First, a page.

If this test can detect Alzheimers, can it detect CTE?

I came across this a while back, and I was prompted to recall it by a recent commenter:

Blood test can unveil Alzheimer’s

November 2, 2011 – 11:09

A Danish biotech firm has developed a new test which can detect, from a bog standard blood sample, whether the person concerned has Alzheimer’s disease. The test can even reveal the disease in its early stages.

Alzheimer’s is a disease that creeps up on you, and until now it has not been possible to diagnose it until is already pretty advanced. The new test can discover the disease before its symptoms are pronounced, to facilitate intervention with treatment and support. (Photo: Colourbox).

Researchers at the Danish biotech firm Nordic Bioscience have developed a new test for early diagnosis of Alzheimer’s disease.

The test can measure whether the blood contains fragments of a special protein, known as tau, of which Alzheimer’s sufferers have larger quantities than people without the disease.

Read the whole article here >>

Now, I’m not sure how similarly CTE interacts with tau protein, but the common piece of it caught my eye. Tau is the hallmark of CTE, so if it can be detected via a blood test for some scenarios, maybe it could be expanded…?

Wouldn’t it be nice, if we could detect the presence of CTE before all the years of anguish get rolling?

Author: brokenbrilliant

I am a long-term multiple (mild) Traumatic Brain Injury (mTBI or TBI) survivor who experienced assaults, falls, car accidents, sports-related injuries in the 1960s, '70s, '80s, and '90s. My last mild TBI was in 2004, but it was definitely the worst of the lot. I never received medical treatment for my injuries, some of which were sports injuries (and you have to get back in the game!), but I have been living very successfully with cognitive/behavioral (social, emotional, functional) symptoms and complications since I was a young kid. I’ve done it so well, in fact, that virtually nobody knows that I sustained those injuries… and the folks who do know, haven’t fully realized just how it’s impacted my life. It has impacted my life, however. In serious and debilitating ways. I’m coming out from behind the shields I’ve put up, in hopes of successfully addressing my own (invisible) challenges and helping others to see that sustaining a TBI is not the end of the world, and they can, in fact, live happy, fulfilled, productive lives in spite of it all.

4 thoughts on “If this test can detect Alzheimers, can it detect CTE?”

  1. I’m a little conflicted about the early notice. If you can get treatment- great- early diagnosis is a life-saver. With Alzheimer’s there are drugs that slow the progression of the disease. With CTE, I don’t believe there is any such treatment. I’m afraid of what would happen if a diagnosis of CTE is given with no treatment options. Doctors aren’t always the most empathetic bunch. Sometimes not knowing is preferable. Just IMHO.


  2. Agreed – this is one of the arguments I have with the folks who are rushing to warn everyone of the horrors of CTE – yes, it is a terrible thing, when things go so wrong. At the same time, is that the *only* outcome for folks? It makes for increased funding, and it’s great for publicity, but what about those who are “supposed” to be impaired, yet aren’t? What about those of us who have sustained a bunch of injuries, yet continue to carry on our regular lives, despite the odds?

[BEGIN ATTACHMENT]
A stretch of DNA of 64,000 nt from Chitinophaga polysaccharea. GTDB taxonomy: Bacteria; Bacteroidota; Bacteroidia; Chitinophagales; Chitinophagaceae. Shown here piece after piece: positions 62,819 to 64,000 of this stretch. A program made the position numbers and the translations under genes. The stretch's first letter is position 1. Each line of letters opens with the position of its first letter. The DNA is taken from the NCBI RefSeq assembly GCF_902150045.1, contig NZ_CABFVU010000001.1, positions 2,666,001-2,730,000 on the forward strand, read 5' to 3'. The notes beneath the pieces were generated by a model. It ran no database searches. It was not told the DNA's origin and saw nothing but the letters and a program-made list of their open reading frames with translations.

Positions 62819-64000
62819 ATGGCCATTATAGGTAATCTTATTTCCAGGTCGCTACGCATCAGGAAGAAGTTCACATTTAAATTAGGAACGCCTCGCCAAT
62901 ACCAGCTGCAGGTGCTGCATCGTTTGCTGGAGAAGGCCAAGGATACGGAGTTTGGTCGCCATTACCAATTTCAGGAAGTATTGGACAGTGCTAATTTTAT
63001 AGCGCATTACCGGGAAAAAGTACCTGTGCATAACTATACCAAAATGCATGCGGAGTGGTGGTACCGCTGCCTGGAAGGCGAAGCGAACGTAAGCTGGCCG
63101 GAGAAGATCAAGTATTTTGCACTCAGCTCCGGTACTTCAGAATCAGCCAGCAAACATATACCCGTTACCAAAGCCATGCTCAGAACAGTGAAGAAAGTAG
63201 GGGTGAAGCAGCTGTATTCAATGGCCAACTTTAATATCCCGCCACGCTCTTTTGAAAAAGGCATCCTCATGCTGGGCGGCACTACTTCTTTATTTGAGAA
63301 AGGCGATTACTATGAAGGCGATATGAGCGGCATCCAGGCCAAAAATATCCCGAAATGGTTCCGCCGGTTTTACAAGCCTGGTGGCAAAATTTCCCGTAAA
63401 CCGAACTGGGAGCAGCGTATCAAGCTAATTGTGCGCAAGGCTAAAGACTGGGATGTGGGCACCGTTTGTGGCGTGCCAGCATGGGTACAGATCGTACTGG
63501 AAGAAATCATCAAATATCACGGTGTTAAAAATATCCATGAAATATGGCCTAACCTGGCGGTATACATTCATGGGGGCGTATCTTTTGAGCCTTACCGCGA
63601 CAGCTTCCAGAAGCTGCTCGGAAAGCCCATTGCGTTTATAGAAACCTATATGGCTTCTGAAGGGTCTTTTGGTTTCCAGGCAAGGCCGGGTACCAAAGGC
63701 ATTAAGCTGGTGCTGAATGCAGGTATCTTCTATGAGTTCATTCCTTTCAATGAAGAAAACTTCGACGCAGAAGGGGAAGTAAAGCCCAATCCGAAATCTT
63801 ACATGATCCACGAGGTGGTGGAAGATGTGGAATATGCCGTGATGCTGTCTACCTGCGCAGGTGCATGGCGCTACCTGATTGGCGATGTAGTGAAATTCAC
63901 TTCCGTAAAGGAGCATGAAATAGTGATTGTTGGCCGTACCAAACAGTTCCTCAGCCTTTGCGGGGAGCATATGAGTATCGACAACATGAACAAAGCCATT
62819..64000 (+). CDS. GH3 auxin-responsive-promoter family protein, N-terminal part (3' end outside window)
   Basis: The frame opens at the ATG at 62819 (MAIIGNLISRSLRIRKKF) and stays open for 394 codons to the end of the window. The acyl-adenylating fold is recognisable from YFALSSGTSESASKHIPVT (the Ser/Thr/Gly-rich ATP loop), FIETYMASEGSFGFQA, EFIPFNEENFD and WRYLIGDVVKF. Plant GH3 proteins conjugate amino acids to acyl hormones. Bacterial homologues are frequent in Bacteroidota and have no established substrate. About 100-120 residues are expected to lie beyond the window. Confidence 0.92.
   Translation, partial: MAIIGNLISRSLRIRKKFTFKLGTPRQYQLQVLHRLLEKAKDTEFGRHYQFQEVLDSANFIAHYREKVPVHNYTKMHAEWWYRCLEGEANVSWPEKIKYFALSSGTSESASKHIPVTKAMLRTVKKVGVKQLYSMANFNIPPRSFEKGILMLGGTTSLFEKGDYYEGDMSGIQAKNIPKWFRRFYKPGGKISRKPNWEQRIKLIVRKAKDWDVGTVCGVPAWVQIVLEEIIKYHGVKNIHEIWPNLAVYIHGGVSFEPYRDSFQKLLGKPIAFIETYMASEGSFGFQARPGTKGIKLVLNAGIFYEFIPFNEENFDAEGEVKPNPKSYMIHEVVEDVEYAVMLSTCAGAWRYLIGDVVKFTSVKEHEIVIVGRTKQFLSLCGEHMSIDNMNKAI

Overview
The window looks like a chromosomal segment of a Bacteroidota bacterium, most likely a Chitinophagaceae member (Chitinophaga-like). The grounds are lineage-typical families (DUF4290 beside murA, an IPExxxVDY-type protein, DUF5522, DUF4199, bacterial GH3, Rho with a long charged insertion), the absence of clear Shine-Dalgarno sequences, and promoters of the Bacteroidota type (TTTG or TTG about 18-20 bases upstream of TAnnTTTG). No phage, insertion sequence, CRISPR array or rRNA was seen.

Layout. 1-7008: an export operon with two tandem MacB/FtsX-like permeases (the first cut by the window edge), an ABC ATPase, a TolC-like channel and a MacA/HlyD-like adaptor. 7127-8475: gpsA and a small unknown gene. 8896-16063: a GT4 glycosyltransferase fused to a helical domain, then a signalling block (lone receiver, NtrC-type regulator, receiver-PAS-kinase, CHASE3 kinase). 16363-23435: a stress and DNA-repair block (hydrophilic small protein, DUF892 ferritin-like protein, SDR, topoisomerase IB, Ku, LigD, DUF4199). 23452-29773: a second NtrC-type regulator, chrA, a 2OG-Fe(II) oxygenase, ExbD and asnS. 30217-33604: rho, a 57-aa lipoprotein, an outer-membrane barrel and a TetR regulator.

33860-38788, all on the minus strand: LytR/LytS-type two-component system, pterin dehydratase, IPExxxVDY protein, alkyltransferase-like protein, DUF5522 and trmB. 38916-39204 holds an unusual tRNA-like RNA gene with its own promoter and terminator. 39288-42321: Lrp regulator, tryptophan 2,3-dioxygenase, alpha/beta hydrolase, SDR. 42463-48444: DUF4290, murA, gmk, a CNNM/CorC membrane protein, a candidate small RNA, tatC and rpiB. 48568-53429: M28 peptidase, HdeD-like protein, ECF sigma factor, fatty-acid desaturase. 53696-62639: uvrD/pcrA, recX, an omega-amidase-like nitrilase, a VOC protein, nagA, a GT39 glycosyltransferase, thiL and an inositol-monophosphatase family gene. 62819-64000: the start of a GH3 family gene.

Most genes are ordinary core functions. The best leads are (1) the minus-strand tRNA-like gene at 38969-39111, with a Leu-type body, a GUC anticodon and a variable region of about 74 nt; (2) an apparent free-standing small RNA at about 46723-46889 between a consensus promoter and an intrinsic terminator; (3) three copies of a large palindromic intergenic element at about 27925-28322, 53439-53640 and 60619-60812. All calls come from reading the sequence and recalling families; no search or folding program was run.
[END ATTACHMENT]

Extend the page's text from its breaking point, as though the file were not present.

It’s maddening. And so much of what is being found can be used against us. It IS being used against us, when no other possible outcome other than dementia and madness and suicide is projected.

    I wonder how much the alarmism is contributing to the suicides? I wonder how much the dire warnings are contributing to the culture of fear – which then feeds the reluctance to look at anything in an objective and/or constructive way?


  3. I would venture to say that alarmism is very much behind the suicides. We have to remember that doctors are also just human and while they make predictions to the best of their abilities- many times they are not accurate, no matter how skilled they are. There is so much about the human body- most especially the brain- that we do not understand. There are too many variables to say who will succumb to what and when and how severe it will be. It is SO hard as a family member/SO of someone with TBI to constantly reiterate that their future is not written in stone, despite everything the doctors say. This is so very damaging, especially for young people. At this point, NO doctor should be diagnosing CTE, unless they just ran a test from an autopsy- currently the ONLY method to diagnose CTE with any degree of certainty. Sigh.

    Thank you for this blog, by the way. It is immeasurably helpful.


  4. Thanks – I agree, it is incredibly difficult to keep reminding people that their future is not fixed – especially when their care providers are not offering them much hope or support. It is a very tough and fine line to walk, and I do have a lot of compassion for doctors who have to do so much, sometimes with so little.

    At the same time, though, I do think it’s important for care providers to take seriously their oath to assist those who come to them for help. Just writing someone off, or not offering them any hope at all, simply because you didn’t do your homework and you haven’t kept up with the literature, is not exactly the best someone can do.


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